by Shivanee Ramlochan, Paper Based Blogger
Published by Akashic Books, 2013
“… there was something gentle & easy & comforting in the island’s mere presence before us: its hazy solidity. The indisputable fact of its simply being there — only a stone’s throw away — despite its dreamlike appearance. And those of us still leaning up against the rail, still gazing through the descending dark, found it difficult, almost painful, to turn we backs to it.”
The year is 1845, and the utopianist visionary, John Adolphus Etzler, is setting sail for Trinidad, along with his fantastical invention, the Satellite, and the members of his Tropical Emigration Society. Among their rank and file is young William “Willy” Tucker and his family, seeking a better life away from their low-class, East End London existence. Willy, truth be told, is transfixed by the mute beauty Marguerite, also on board the Rosalind — he and Marguerite are from different worlds in England, but he hopes that in this brave new world, he and his sweetheart might tread the same path.
Life holds stark revelations when the Tropical Emigration Society docks in Port-Spain, and Etzler’s machines are put to the test, with drastically useless results. How will these beached migrants fare in the island’s jungle morasses, especially when the “Black Vomit” (yellow fever) begins to snare the travellers, one by one?
Non-fiction category winner of the 2011 OCM Bocas Prize, Edwidge Danticat, praises Antoni’s novel as “a marvel, layered in histories… an unforgettable and matchless work of fiction.” We couldn’t agree with her more: Antoni’s prose pushes linguistic and traditional text-format boundaries in the best way. As Flies to Whatless Boys was Paper Based’s final official book launch of 2013, a fact of which we’re especially proud. Held on December 14th, the event boasted a capacity audience, each of whom listened, rapt, while Antoni read segments of his book — of particular delight was his rendition of the infamous Miss Ramsol character. (Readers who’ve enjoyed Antoni’s story, “How to Make Photocopies in the Trinidad & Tobago National Archives”, from the Trinidad Noir anthology, will recognize the boisterous, colourful character immediately.)
The novel’s immense range; its clarity and depth; its irrepressible sense of humour despite bleak circumstances; the way it tackles historical documentation with a neo-archivist’s repurposing zeal: these and other reasons are why we’re thrilled to proclaim As Flies to Whatless Boys our January Book Club pick! Have a look at our reading circle questions below — if you’ve read the book, do share your thoughts with us, and feel free to add questions of your own in our Comments section.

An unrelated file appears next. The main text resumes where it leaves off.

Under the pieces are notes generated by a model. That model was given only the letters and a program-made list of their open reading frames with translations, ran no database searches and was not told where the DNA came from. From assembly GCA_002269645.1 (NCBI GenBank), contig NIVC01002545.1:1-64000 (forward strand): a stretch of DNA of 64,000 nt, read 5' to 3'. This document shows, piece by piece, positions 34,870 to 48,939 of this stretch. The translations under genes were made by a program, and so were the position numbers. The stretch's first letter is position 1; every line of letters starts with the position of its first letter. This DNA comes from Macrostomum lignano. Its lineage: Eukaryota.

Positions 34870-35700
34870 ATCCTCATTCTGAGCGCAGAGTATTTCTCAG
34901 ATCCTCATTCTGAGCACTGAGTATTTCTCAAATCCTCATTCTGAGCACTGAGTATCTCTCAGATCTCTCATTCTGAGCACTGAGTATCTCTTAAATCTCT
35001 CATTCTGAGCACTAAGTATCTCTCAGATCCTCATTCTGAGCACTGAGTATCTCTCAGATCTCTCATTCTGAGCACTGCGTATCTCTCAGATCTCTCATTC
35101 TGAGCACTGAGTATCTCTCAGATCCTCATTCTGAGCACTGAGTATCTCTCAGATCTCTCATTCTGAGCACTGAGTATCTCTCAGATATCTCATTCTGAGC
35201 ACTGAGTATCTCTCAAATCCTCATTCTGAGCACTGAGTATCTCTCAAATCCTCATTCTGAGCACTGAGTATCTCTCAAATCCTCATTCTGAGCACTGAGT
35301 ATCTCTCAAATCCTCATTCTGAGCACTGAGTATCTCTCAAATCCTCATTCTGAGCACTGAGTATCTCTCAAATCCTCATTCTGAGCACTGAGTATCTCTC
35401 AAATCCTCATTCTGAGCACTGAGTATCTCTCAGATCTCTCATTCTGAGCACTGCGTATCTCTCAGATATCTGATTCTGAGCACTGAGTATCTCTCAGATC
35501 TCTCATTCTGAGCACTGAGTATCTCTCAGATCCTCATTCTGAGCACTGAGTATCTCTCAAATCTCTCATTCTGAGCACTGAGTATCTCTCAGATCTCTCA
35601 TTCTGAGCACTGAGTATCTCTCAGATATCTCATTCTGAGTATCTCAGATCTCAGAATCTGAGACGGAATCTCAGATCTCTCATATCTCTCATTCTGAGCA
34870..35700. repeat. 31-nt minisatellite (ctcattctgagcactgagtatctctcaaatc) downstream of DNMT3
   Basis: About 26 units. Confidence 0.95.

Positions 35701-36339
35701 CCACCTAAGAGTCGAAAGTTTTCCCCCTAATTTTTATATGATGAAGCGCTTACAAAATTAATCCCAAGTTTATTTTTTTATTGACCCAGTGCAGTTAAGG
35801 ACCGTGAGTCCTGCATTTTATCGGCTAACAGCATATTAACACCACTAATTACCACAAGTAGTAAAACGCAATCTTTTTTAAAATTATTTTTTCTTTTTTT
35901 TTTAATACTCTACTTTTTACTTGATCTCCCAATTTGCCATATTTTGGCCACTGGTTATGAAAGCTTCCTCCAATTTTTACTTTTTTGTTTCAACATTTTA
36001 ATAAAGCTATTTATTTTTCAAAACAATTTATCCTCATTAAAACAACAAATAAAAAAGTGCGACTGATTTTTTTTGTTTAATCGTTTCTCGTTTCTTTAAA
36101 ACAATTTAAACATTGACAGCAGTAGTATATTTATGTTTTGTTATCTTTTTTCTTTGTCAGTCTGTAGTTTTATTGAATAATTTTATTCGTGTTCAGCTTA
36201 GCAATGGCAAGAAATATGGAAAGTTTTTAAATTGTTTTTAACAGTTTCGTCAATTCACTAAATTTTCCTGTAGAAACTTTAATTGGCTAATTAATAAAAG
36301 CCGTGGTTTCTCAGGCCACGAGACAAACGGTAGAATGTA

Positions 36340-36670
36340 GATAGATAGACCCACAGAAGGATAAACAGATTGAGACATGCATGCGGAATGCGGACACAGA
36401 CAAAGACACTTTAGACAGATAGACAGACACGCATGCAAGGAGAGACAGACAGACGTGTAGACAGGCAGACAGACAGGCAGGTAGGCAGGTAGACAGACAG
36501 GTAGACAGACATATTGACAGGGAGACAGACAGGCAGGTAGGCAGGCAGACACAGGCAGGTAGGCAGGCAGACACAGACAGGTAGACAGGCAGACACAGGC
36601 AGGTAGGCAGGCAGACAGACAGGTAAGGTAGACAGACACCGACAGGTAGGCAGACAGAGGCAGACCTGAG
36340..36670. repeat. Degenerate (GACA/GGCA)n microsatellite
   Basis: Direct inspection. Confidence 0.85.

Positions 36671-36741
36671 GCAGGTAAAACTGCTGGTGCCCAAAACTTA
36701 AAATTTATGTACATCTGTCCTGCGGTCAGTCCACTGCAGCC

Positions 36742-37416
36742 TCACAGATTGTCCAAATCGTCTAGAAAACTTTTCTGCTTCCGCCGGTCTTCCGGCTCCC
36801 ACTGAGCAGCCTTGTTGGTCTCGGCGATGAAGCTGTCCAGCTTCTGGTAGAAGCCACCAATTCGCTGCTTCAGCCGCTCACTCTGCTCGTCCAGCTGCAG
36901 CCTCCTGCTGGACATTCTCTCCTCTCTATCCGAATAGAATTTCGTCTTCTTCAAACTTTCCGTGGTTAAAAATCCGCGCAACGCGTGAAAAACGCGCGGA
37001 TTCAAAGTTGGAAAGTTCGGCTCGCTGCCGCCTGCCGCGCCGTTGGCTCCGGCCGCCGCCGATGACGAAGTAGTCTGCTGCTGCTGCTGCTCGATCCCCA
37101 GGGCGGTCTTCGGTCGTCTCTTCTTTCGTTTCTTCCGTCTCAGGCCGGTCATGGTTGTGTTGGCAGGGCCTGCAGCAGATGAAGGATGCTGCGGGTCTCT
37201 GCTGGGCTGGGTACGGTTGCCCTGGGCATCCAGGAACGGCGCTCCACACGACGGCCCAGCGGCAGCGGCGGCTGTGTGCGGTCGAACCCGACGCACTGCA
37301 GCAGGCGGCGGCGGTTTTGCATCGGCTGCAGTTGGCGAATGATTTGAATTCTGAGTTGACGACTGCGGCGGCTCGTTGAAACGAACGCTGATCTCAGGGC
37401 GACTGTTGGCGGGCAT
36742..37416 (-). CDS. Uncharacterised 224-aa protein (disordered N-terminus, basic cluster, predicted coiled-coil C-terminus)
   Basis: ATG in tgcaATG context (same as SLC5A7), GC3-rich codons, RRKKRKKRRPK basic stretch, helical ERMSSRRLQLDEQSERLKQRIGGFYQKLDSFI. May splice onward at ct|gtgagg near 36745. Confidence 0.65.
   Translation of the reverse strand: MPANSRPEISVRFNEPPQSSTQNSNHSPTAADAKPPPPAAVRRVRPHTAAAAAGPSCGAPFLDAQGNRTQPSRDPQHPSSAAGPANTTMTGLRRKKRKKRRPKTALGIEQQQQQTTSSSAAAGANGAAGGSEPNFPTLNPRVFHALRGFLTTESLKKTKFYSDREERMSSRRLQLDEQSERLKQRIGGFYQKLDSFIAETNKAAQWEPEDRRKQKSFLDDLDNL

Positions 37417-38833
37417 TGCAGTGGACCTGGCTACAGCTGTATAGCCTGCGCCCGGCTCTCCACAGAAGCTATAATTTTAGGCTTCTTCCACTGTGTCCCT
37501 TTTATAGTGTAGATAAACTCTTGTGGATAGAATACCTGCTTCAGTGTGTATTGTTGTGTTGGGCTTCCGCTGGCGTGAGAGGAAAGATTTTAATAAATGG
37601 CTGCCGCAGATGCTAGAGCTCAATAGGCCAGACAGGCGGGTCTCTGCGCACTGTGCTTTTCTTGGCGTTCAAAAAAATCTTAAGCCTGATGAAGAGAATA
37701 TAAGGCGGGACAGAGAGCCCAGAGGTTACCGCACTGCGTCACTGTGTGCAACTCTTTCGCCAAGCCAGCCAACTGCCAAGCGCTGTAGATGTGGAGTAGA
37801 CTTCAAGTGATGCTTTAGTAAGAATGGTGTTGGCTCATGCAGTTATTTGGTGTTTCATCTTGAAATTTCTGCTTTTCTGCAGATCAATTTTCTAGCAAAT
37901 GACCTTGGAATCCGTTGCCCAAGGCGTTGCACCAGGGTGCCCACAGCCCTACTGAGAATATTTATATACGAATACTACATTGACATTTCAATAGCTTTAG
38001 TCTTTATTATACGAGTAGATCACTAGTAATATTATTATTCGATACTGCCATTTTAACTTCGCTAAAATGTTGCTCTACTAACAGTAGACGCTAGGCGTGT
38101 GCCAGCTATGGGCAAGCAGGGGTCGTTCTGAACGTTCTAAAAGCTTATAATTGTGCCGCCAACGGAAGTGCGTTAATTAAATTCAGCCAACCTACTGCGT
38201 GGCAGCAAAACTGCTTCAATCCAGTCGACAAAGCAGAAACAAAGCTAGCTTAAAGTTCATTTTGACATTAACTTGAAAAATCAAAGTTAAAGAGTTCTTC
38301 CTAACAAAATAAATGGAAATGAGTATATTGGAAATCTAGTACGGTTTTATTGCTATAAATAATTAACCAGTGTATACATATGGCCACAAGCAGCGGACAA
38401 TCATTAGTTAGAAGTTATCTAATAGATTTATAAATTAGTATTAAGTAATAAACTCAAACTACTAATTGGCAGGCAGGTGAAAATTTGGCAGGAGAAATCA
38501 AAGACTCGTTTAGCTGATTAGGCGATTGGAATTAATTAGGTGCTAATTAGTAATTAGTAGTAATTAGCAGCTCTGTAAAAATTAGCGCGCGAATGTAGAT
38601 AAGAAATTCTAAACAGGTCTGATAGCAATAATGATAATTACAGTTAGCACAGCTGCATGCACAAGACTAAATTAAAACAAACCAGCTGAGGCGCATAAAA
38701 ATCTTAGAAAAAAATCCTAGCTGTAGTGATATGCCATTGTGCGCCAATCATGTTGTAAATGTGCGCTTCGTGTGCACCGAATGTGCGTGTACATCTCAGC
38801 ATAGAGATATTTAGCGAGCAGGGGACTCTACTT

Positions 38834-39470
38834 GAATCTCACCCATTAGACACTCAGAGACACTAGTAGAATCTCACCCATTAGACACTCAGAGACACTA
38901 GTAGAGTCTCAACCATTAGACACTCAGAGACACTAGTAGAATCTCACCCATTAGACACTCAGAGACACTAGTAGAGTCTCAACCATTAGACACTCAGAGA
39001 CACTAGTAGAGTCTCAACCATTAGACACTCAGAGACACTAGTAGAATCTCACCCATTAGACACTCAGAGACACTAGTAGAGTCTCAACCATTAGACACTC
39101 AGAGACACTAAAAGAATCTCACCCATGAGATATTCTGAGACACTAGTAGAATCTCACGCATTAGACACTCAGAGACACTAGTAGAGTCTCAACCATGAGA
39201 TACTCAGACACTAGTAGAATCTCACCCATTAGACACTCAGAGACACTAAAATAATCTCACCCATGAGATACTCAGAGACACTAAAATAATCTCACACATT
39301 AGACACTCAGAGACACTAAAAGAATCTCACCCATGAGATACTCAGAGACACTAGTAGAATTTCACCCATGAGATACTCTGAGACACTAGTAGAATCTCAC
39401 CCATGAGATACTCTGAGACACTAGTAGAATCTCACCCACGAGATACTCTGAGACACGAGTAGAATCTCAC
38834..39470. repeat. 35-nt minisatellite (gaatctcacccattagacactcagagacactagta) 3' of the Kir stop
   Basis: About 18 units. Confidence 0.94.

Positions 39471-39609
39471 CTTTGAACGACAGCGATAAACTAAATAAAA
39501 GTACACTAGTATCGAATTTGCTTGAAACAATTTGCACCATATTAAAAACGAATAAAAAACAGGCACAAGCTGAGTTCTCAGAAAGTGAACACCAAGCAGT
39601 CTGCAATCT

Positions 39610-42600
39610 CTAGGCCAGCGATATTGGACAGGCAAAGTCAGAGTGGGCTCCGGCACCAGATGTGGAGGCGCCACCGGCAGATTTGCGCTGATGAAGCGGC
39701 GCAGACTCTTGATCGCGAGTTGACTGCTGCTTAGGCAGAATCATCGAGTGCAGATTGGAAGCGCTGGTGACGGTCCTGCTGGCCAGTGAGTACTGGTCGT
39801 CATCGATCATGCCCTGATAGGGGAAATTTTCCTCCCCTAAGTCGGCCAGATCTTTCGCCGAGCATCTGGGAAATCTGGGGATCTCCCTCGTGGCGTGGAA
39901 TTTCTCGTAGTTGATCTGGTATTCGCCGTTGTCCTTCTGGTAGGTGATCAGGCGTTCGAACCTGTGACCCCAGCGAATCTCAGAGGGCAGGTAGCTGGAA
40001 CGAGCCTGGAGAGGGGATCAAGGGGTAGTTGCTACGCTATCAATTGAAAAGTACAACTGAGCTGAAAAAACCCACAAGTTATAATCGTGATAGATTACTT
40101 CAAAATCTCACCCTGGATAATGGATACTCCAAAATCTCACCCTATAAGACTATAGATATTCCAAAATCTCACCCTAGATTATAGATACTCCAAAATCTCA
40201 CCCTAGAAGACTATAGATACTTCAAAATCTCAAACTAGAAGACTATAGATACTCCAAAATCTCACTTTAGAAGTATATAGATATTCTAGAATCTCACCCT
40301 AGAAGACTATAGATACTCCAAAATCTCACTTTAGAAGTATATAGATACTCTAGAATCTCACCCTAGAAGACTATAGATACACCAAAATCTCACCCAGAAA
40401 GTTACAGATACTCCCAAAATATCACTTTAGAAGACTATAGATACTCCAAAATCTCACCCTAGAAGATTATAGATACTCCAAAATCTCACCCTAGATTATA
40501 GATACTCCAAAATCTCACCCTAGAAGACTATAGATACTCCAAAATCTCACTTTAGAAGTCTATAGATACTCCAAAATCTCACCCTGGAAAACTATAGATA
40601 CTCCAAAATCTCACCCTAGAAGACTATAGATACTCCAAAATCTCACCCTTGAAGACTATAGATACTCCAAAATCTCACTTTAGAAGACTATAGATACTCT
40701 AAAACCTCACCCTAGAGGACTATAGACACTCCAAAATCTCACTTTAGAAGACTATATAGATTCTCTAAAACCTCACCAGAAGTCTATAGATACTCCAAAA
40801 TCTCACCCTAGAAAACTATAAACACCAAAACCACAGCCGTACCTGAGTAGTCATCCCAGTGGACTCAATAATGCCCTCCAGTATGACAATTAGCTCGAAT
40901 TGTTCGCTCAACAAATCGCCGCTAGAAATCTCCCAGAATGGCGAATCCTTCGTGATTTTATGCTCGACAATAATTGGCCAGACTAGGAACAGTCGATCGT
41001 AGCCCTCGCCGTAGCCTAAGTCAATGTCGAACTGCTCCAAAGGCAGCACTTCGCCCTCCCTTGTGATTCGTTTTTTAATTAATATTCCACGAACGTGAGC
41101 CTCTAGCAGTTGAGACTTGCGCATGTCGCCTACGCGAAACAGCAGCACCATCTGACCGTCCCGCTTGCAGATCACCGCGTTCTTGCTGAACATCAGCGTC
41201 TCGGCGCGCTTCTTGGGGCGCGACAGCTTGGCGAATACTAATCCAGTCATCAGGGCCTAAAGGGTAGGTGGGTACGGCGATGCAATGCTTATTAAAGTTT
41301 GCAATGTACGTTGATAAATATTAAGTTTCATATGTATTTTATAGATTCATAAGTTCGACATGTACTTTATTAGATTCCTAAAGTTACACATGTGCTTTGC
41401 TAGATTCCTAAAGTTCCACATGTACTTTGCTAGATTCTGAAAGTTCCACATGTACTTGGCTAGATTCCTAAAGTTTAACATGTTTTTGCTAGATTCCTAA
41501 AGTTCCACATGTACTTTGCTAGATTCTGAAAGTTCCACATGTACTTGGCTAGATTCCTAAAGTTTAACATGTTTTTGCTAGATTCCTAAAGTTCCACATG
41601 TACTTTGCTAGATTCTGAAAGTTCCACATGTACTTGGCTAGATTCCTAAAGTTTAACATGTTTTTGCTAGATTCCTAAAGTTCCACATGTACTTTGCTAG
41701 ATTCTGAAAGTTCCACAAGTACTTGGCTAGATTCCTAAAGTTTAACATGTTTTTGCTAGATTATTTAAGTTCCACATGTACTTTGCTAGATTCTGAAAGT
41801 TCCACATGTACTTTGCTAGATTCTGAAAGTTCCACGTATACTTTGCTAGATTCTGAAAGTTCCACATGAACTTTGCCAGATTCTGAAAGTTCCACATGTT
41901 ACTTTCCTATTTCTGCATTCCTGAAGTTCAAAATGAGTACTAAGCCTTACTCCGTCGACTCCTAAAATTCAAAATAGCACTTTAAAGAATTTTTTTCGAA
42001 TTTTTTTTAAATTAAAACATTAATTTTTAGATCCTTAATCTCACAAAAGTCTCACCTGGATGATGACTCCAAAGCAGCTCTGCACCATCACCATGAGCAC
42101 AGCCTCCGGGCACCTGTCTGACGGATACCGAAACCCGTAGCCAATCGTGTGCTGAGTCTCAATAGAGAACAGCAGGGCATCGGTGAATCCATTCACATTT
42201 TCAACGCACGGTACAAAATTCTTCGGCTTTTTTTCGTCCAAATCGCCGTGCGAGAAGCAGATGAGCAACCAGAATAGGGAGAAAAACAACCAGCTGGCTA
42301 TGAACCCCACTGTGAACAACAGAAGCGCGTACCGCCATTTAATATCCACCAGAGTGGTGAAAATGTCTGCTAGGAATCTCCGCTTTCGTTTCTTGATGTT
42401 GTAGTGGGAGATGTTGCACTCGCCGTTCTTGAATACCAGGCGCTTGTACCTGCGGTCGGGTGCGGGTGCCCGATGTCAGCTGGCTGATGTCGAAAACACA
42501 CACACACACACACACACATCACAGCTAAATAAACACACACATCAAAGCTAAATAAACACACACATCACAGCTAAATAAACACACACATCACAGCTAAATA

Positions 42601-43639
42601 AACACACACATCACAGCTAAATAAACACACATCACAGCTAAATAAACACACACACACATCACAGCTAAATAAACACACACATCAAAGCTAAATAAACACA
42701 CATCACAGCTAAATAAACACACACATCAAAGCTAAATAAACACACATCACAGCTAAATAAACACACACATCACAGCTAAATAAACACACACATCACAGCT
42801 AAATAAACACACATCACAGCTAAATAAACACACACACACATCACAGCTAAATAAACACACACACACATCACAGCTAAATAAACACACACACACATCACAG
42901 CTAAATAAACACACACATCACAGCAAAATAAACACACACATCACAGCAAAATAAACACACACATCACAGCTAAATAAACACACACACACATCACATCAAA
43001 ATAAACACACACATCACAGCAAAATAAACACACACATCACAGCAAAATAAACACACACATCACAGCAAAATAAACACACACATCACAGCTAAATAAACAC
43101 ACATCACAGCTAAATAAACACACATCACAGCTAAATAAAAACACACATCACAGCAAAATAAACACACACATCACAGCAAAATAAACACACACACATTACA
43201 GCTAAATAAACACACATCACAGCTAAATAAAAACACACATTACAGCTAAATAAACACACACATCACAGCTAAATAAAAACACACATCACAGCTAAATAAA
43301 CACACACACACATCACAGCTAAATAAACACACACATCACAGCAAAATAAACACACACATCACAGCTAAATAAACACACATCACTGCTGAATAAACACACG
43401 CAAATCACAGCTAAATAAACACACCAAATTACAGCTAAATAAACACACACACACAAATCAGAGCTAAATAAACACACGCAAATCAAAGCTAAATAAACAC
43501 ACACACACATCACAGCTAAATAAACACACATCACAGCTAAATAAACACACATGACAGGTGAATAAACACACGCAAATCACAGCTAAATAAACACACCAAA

Discussion Questions for As Flies to Whatless Boys:
- The novel is opened with two epigraphs: one from William Shakespeare’s King Lear, and one from “The Schooner’s Flight” by Derek Walcott. Which of these do you find ties in more directly to the heart of the book?
- Many of the people and events in the novel have their basis in historical fact. What do you think of this marriage of fiction to reality? Do you think some historical figures and happenings ought never be creatively interpreted, or do you think everything that’s happened in History is worth exploring imaginatively?
- Miss Ramsol, director of the Trinidad & Tobago National Archives, has been described as “the best thing about the book” — do you agree? What do you think her letters add to the novel (or would you have preferred the book without them?)
- Willy and Marguerite share an unconventional romance, most of which unfurls aboard the Rosalind. Do you think their relationship would have been possible in nineteenth century London? What other unconventional relationships exist in the book?
- John Adolphus Etzler could be said to be both a charlatan and a visionary: are there any Etzler-esque, larger than life con artists in today’s world? Do you think you would have been tempted to sign up for the Tropical Emigration Society?
- The bond between Willy Tucker and his father is a moving one, explored in the novel in a variety of ways. Which interaction between the two Tuckers most moved you, and which piece of advice given from father to son, did you find most meaningful?
- Does your favourite moment of the novel take place on the sea, or on the land; in England, or in Trinidad; in the nineteenth century, or in 2010? Do you feel, by novel’s end, that Willy has made the right choices — and how would you choose, were you in his shoes?
Previous Book Club Picks:
Wishing for Wings by Debbie Jacob
Between Bodies Lie by H. M. Blanc